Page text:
Saturday, October 28, 2006
Tuesday, October 17, 2006
John Fitzgerald Kennedy
Monday, October 16, 2006
Excerpts in The Atlantic
Saturday, October 14, 2006
Soon, word came from the foundations. Its executives and trustees formed a sizable club that met for luncheon once a month. I was invited to speak to them, presumably to defend what I had said about the adverse effect of their philanthropic work. I knew no more than three or four of the group and these not at all well. When the coffee was served I was introduced in a cool impartial way and I improvised in 25 minutes a summary of the points made in the book about what I called ‘The Three Enemies of Intellect.’ Then, with intentional ambiguity, I added that I was ‘questionable.’ But no questions came. Instead, to my surprise, a standing ovation.
— Jacques Barzun, The House of Intellect (1959), Preface to the Perennial Classics Edition, 2002, vii.
Friday, October 13, 2006
Clio and Thomas Szasz
Clio and the Doctors (1974) is quoted several times in Pyschoanalysis as a Weapon by Murray N. Rothbard (1926–1995), presented at Asclepius at Syracuse: Thomas Szasz, Libertarian Humanist 17-19 April, 1980.
Monday, October 09, 2006
It remains to say the obvious. First, that Barzun, professor and provost at Columbia for half a century, has a Berliozian turn of mind. Like the composer, who was also an academician (a member of the Académie des Beaux-Arts, that is) and an administrator (at the library of the Conservatoire), Barzun often makes sport of the absurdities of the academy and the inanities of the administration — with the special knowledge of the insider, and in writing that is a counterpoint of Olympian certitude and challenge to dissent.
Second, that Barzun is a master of the unexpected in French. In his private letters I have received explanations of such urgent matters as why “Greek,” in French is hébreu, and why canaque, in English, is “Tahitian.” In Barzun’s Essay on French Verse for Readers of English Poetry (1990) you will find clear, public discussions of the contrasted semantics and contrary mindsets that characterize French and English and that confound many who speak them.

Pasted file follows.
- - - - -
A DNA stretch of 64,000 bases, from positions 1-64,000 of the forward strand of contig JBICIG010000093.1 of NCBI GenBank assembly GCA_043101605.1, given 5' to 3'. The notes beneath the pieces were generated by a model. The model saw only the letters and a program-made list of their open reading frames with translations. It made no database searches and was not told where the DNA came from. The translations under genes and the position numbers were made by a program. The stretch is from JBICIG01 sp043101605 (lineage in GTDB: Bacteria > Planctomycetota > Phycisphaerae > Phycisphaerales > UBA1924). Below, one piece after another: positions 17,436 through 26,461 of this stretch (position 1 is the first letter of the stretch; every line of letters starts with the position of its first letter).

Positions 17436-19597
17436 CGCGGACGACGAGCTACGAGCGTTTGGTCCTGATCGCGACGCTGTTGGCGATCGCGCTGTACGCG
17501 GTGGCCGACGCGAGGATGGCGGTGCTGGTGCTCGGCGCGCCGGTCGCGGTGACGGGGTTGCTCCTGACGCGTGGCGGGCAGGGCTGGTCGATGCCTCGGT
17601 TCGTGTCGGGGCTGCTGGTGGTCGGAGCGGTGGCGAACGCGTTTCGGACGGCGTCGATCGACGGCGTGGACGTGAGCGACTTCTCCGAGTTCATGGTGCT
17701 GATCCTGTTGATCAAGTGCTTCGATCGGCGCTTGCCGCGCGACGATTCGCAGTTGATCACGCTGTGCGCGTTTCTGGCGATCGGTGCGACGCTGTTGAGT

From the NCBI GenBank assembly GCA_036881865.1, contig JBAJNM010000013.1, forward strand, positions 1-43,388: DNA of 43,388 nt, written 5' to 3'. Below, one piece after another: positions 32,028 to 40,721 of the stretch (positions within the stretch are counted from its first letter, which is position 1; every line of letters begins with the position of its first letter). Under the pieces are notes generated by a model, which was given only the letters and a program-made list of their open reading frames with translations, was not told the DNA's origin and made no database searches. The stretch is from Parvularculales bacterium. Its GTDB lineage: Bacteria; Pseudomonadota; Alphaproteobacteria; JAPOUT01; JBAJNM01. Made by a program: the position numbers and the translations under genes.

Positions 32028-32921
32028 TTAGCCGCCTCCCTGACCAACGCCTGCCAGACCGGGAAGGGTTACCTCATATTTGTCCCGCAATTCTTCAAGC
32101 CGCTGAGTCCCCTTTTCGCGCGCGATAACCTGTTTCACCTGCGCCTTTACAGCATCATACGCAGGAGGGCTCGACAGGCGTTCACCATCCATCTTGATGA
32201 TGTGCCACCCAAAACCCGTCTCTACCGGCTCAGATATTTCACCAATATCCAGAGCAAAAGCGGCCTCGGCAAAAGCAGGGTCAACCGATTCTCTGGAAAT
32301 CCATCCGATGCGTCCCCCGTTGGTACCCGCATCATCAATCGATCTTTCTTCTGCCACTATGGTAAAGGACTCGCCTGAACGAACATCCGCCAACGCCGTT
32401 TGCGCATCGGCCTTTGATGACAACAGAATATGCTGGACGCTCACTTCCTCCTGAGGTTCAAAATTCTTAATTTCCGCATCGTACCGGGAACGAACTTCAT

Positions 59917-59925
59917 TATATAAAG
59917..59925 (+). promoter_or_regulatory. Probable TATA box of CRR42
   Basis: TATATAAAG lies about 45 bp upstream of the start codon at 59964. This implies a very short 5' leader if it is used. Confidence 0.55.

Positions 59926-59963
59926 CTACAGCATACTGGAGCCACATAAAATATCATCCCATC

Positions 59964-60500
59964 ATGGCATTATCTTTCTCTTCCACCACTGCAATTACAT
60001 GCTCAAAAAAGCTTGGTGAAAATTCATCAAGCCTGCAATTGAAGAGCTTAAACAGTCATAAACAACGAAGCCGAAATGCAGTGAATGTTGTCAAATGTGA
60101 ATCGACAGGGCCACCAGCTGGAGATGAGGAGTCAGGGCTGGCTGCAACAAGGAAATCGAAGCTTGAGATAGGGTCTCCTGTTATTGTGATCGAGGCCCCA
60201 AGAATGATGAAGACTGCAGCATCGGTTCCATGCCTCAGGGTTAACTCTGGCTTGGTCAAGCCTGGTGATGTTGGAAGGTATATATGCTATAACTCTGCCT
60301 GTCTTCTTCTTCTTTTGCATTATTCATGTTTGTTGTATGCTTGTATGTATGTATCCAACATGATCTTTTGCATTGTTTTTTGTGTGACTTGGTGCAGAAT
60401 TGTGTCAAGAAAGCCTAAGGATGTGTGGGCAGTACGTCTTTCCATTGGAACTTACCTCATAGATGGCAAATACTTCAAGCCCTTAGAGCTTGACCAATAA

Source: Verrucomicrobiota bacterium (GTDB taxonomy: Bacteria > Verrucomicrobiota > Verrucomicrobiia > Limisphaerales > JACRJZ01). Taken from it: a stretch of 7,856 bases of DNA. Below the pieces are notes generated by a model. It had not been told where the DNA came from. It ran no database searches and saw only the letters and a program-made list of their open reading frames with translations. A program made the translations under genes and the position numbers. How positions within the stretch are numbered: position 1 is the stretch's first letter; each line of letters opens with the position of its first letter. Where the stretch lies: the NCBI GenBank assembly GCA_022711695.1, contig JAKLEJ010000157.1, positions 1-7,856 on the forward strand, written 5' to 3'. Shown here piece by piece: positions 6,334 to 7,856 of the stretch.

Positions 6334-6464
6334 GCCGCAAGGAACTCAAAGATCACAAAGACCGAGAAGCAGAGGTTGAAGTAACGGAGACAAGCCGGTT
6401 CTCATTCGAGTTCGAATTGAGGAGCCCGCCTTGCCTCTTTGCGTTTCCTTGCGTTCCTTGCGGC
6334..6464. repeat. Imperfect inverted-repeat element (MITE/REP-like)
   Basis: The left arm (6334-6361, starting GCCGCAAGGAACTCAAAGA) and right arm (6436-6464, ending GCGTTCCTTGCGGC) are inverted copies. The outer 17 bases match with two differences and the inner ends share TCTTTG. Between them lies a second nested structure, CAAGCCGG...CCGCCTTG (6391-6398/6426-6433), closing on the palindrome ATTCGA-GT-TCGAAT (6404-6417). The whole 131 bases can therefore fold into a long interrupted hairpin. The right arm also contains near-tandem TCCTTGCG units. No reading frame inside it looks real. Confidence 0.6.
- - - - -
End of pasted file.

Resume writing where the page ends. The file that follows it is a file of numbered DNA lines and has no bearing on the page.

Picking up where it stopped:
Third, that Barzun — fifty years after completing the most important study of the composer that has ever appeared — remains Berlioz’s most perceptive modern critic. As writer and teacher he continues to show how Berlioz’s genius, artistic conviction, love of literature, and lively humor led to writing of uncommon wisdom, and to music of “conspicuous uniqueness” — something that has occasionally caused even some of Berlioz’s ostensible defenders to kick him in the shins under the table. Why has the techniques of parenthetical disparagement in the service of praise been applied to Berlioz as to no other artist in the pantheon with the possible exception of Shaw? Perhaps, as Barzun has put it (in words the author of these Evenings would be please to know, “because his career, too, was exempary.”
Peter Bloom, Foreward to Hector Berlioz, Evenings with the Orchestra, translated and edited with introduction and notes by Jacques Barzun, 1999 (1956).
Tuesday, October 03, 2006
Fritz Stern on Barzun-Trilling
At Columbia I started on a premedical program, true to my German forebears, but from the very beginning I was captivated by Columbia’s required courses in history and literature, still then Eurocentric to the core. We were studying the history and classics of the very civilization that was being threatened by a Germany that spiritually repudiated all that the West stood for, though Germans had materially mastered the West’s scientific and technological advances. I had the inestimable good fortune of finding and then fastening onto two great teachers and master stylists: Jacques Barzun, the product of a classical French education, and Lionel Trilling, more knowing of European literature than anyone I had met before (or perhaps since). It was [Stern’s Columbia friend Allen] Ginsberg who gave me the tip to take Trilling’s course on English Romanticism; at the time, Trilling was not yet the famous figure he was to become, and in fact was overshadowed by others in a great department. The experience of that and other Trilling courses was humbling and life-transforming. Barzun and Trilling taught us not only the assigned subjects but writing as well, making close, devastating, often ironic comments on our efforts. My premed interests faded, for I lacked the aptitude and passion for the natural sciences and felt the immediate enticements of history and literature.